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Imf’s Role on Asian Crisis

In: Historical Events

Submitted By tlafleur
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Pages 7
Trisha LaFleur
Econ 375
McNeil
17 November 2014
IMF’s Role on Asian Crisis
In July of 1997 Thailand devalued the Baht and thus began the ‘Asian Crisis’ that would soon affect other Southeast Asian countries including the other two that were hit the hardest Indonesia and South Korea. Each country had no choice but to seek help from The International Monetary Fund (IMF). The IMF would have to pull through in aiding these countries out of this crisis, after carefully reviewing each country and see to what extent their financial problems had developed. As you can see below on Graph 1 each country’s exchange rate had depreciated tremendously during the crisis. With the demise of each Country’s currency their public debt, as shown on Chart 2 below, had grown tremendously. Thailand, Indonesia, and South Korea each developed specific financial restructuring measures that were agreed upon with the IMF.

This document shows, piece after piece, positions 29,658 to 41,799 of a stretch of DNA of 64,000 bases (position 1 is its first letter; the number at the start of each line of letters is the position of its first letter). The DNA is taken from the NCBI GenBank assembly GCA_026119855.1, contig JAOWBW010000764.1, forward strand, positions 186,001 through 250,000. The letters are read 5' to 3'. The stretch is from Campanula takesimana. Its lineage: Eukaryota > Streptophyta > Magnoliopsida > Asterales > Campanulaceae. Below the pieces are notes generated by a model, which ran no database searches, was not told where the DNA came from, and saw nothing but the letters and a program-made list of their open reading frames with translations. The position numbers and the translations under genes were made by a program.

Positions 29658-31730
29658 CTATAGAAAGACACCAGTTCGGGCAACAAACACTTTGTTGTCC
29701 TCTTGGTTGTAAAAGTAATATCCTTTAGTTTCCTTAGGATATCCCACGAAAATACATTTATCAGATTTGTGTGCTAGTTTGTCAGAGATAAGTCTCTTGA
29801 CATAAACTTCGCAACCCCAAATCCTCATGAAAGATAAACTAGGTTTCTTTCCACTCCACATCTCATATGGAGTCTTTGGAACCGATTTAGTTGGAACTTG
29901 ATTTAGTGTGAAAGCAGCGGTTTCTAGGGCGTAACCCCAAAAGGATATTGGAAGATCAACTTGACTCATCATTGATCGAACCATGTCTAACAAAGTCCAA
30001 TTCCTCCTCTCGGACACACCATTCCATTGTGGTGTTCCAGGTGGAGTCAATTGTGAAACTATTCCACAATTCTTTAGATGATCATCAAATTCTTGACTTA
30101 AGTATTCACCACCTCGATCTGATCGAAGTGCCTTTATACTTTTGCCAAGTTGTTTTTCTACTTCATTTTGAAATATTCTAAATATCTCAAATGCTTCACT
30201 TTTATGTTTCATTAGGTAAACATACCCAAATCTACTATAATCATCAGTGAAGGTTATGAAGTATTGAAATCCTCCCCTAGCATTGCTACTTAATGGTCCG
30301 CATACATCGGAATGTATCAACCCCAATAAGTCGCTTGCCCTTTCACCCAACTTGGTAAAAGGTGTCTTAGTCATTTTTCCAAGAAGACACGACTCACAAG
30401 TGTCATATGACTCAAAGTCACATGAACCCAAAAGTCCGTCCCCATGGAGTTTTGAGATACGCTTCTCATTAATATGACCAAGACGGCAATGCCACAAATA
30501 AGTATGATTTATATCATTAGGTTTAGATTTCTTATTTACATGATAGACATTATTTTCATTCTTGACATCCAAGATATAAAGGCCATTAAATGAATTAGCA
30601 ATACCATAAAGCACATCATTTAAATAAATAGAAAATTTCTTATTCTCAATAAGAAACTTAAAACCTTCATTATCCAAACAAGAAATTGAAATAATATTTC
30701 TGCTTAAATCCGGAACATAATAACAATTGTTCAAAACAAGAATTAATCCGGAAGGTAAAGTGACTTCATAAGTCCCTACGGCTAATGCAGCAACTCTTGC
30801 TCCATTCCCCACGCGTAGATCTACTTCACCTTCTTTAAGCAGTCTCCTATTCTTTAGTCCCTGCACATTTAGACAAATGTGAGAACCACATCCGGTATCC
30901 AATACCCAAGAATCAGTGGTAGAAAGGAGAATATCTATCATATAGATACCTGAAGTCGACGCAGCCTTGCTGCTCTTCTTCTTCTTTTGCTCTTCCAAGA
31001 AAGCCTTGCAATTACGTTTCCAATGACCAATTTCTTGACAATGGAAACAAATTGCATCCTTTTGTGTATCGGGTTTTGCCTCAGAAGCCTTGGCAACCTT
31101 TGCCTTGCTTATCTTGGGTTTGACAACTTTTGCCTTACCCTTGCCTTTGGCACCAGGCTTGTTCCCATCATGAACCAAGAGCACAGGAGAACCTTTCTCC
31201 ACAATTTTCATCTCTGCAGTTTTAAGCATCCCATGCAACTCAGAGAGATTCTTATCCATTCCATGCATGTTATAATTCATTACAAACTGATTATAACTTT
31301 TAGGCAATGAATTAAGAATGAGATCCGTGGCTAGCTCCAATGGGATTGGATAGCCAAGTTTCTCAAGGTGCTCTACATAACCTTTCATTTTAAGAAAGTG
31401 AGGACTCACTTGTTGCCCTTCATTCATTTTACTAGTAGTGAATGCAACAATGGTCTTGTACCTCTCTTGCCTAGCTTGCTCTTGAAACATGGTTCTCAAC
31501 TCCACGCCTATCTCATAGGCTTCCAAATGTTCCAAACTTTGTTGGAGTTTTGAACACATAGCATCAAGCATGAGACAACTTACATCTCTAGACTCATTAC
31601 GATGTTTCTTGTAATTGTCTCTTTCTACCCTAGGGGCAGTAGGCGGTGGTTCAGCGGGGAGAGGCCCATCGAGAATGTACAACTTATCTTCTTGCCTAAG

Graph 1: Chart 2: It all started on May 14th 1997 when Thailand started pouring foreign currency into the market in order to ‘to defend the Thai baht against speculative attacks,’ according to the “TimeLine of the Crisis” written by PBS. Two months later the Baht had reached an all-time low of 20% devaluation. Indonesia started to widen its ‘trading band for the rupiah in a move to discourage speculators’ only seven days after Indonesia’s reach for assistance (PBS). No more than two weeks pass until the Singapore dollar starts to devalue. Shortly after that, the Rupiah plummeted when Indonesia allowed the currency to float freely. Hong Kong, who was still not affected, wanted to protect themselves against speculation attacks. Sadly, when they raised their bank lending rates to 300% it backfired and made and made the stock index fall a little over 10% (PBS). Hong Kong’s Stock Exchange dive wiped ‘$29.3 billion off the value of stock shares’ (PBS). On the...

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